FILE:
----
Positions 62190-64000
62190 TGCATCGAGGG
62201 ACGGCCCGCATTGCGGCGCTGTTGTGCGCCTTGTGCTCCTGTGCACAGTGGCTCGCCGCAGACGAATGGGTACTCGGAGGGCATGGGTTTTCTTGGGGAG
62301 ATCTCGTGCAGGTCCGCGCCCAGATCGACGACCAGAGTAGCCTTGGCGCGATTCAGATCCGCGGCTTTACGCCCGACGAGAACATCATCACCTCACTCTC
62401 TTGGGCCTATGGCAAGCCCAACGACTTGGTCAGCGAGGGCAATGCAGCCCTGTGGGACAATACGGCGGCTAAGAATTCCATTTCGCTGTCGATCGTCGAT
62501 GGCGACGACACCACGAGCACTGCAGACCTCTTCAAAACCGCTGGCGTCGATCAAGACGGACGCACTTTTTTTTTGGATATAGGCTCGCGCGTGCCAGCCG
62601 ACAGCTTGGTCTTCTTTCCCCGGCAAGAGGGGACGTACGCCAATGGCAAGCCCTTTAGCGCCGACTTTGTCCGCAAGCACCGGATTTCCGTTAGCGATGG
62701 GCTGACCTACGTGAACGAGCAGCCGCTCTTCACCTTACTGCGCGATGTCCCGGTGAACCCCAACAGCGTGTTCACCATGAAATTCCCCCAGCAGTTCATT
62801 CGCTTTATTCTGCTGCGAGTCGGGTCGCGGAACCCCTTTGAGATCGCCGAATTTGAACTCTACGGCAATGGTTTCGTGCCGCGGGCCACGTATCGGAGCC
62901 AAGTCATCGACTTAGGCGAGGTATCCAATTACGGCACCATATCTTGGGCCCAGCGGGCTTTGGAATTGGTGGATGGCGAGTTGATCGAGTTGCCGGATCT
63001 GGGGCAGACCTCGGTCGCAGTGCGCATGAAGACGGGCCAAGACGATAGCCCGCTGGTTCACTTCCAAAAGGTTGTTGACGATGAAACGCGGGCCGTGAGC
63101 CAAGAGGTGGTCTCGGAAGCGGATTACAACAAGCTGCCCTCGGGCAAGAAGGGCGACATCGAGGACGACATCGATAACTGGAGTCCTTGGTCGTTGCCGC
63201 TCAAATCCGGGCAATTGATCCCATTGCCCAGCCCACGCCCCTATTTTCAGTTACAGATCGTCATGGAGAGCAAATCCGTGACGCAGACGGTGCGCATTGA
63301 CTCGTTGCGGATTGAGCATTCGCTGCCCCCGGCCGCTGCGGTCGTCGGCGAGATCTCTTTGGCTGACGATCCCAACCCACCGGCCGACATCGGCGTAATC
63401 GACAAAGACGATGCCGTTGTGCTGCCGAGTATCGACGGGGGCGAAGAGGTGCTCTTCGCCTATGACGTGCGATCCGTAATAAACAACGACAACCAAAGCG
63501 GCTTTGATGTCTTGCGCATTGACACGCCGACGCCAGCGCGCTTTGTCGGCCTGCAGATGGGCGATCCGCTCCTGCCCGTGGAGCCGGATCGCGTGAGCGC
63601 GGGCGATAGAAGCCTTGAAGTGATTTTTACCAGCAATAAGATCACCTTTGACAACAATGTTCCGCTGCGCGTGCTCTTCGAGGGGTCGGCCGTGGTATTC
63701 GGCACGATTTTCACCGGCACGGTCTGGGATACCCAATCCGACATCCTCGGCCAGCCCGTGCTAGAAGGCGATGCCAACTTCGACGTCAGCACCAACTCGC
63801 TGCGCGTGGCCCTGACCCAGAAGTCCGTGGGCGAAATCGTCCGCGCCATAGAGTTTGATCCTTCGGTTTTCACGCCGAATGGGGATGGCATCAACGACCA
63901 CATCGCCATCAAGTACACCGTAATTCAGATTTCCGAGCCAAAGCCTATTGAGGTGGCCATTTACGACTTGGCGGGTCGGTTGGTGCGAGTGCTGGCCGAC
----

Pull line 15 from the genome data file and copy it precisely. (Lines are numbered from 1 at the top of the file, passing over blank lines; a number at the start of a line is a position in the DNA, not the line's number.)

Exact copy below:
63401 GACAAAGACGATGCCGTTGTGCTGCCGAGTATCGACGGGGGCGAAGAGGTGCTCTTCGCCTATGACGTGCGATCCGTAATAAACAACGACAACCAAAGCG